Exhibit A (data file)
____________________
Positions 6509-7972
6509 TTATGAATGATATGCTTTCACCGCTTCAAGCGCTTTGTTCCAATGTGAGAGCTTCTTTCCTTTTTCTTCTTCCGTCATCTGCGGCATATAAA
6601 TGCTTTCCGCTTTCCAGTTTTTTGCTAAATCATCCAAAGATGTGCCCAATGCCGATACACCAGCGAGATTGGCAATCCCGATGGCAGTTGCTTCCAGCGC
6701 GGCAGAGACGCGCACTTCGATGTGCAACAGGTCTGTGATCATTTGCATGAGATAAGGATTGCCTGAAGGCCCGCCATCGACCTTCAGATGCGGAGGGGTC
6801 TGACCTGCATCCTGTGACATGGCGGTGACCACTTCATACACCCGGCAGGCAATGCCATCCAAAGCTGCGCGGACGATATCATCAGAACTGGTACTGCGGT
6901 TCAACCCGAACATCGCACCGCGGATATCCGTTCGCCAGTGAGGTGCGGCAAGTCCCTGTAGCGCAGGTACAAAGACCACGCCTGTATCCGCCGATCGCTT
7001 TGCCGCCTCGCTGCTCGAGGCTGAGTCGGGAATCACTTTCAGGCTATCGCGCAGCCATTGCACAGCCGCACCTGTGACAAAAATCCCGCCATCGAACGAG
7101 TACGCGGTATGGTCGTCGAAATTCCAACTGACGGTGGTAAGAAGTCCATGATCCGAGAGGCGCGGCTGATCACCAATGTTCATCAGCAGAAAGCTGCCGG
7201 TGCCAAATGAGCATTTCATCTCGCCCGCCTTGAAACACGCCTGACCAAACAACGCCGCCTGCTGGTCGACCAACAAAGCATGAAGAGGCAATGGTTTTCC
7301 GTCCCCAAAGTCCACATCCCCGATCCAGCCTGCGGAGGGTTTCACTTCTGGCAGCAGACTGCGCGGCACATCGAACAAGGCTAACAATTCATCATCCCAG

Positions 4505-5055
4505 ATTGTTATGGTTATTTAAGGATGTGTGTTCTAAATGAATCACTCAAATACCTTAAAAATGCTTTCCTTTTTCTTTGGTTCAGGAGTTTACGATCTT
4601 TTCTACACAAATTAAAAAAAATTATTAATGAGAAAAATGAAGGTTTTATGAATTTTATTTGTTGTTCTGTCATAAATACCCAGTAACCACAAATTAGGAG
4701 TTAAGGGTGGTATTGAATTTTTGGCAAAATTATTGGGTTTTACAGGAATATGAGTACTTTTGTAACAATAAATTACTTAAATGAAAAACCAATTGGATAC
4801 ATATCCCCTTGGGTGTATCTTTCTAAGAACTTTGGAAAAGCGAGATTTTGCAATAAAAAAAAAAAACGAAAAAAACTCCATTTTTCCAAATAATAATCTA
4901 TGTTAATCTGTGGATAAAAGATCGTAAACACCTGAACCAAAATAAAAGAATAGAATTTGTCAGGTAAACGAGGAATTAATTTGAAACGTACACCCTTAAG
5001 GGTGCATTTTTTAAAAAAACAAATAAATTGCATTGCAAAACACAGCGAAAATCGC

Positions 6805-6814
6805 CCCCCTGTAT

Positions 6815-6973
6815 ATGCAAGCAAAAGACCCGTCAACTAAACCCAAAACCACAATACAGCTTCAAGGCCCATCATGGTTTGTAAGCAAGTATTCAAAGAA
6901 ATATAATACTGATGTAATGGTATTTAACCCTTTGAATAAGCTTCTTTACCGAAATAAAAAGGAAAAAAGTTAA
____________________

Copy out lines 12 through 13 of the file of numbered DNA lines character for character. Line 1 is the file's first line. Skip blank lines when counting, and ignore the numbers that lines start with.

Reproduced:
4505 ATTGTTATGGTTATTTAAGGATGTGTGTTCTAAATGAATCACTCAAATACCTTAAAAATGCTTTCCTTTTTCTTTGGTTCAGGAGTTTACGATCTT
4601 TTCTACACAAATTAAAAAAAATTATTAATGAGAAAAATGAAGGTTTTATGAATTTTATTTGTTGTTCTGTCATAAATACCCAGTAACCACAAATTAGGAG